Evidence continues to mount concerning an evolving relationship between the reverse mortgage industry and fiduciarily responsible financial advisors. While there is still a stigma surrounding reverse mortgage products for a lot of those offering financial advice to their clients, RMD has seen evidence of forward momentum on the part of some organizations becoming increasingly willing to offer closer looks at housing wealth as a way to help clients make ends meet in retirement.
“I’m aware of a few really major firms that have made a change of mind on this issue related to – with limitations – allowing advisors to educate, speak and consider housing wealth, including reverse mortgages, as part of their fiduciary advice,” said Curtis Cloke, CEO and founder of THRIVE Income Distribution System, content expert on retirement planning and adjunct with the American College of Financial Services, in an interview with RMD. “And around that, I think those that I’ve heard about want to remain anonymous to the public. It’s an internal notice to their advisors about their new rules and regulations.”
In terms of the stigma that reverse mortgages have carried in the financial planning community, Cloke believes that it arises from two primary factors: some advisors and their compliance controllers thinking that a recommendation of a reverse mortgage would be advocating a sale instead of offering a financial tactic, and personal biases of those advisors who are not educated about the specifics of reverse mortgage products.
“They have to make clear that they’re not talking about the sale, they’re talking about the knowledge of these products, and that way they can maintain their solid fiduciary duty,” Cloke said. “Advisors have to make sure that clients can take advantage of the tools available to them. For seniors, oftentimes 50 percent or more of their wealth is in their house.”
Coming around on reverse mortgages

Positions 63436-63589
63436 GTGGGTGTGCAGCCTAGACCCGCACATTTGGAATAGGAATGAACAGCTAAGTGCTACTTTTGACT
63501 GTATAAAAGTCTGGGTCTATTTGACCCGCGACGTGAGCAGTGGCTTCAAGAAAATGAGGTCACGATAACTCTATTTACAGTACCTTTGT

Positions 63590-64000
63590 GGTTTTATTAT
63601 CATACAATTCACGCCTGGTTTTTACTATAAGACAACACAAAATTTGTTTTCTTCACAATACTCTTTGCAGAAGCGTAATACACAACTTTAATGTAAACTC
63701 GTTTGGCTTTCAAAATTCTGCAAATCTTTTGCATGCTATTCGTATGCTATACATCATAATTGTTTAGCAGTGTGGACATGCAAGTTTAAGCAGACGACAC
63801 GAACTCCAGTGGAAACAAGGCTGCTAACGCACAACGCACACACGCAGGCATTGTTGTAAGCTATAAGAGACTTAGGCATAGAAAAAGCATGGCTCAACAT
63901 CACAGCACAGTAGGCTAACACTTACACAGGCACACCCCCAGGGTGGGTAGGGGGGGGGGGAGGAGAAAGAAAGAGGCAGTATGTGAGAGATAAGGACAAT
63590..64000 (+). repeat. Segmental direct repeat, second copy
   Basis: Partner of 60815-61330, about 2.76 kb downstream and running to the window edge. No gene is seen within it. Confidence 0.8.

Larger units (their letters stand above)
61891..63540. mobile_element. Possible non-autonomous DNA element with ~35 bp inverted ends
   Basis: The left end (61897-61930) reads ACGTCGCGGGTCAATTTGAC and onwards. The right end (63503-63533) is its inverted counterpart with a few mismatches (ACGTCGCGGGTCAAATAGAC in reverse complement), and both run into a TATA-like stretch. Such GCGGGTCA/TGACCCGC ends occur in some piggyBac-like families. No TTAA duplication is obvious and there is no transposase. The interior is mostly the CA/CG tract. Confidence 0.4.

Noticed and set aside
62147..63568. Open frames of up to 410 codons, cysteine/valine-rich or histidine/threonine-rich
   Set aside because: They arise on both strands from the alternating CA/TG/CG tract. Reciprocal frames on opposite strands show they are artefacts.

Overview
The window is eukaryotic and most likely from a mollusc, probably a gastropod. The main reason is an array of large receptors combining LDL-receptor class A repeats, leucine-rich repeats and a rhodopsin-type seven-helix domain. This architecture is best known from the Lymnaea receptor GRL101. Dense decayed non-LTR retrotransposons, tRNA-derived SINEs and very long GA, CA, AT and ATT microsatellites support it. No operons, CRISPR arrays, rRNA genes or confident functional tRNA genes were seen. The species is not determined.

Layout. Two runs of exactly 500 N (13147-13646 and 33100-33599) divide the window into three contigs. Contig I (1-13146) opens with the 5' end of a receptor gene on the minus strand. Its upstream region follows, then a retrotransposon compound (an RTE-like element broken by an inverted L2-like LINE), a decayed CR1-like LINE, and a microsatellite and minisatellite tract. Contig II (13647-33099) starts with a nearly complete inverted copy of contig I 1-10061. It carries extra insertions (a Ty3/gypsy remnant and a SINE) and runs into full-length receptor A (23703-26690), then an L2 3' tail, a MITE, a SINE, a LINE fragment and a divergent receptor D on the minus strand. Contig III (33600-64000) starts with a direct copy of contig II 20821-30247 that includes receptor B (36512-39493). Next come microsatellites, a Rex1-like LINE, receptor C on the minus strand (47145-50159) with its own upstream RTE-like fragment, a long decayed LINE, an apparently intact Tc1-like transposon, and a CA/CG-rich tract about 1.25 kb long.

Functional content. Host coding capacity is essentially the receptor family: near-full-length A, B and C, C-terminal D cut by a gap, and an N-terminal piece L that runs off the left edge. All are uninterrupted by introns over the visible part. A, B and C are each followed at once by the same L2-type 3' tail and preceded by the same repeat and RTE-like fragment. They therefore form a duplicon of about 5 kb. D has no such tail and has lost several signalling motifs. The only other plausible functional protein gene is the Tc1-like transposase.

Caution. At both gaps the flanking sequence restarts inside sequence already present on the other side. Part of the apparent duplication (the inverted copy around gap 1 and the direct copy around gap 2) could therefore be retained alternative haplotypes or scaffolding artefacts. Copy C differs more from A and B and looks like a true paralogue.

In terms of the bias against the product, Cloke admitted that he himself looked down upon reverse mortgage offerings because of stories that he’d seen over the years in his various capacities in the financial sector. This changed when someone whom he admired at the American College of Financial Services asked Cloke to speak with someone who was an expert on the topic of reverse mortgages. Only then, he said, would he listen and learn about them.
Cloke said that it quickly became apparent to him that many of his preconceived notions about the product were wrong. “In the first ten minutes of what he had to share, I realized that I didn’t know what I didn’t know,” he said.
What he “didn’t know” was that there was a shift in the regulatory activity surrounding reverse mortgage products, which diminished a perception he carried about the offerings operating in what he called a “wild west,” lacking oversight.
“[The discussion I’d had] took it from that and into a regulatory, controlled environment of trying to make it ethical and appropriate only when it’s right, and actually streamlining these regulations and rules in a way that would be of service to a customer […] and making sure that the wild west of the past was not being inflicted unfairly against people who were being taken advantage of,” he said.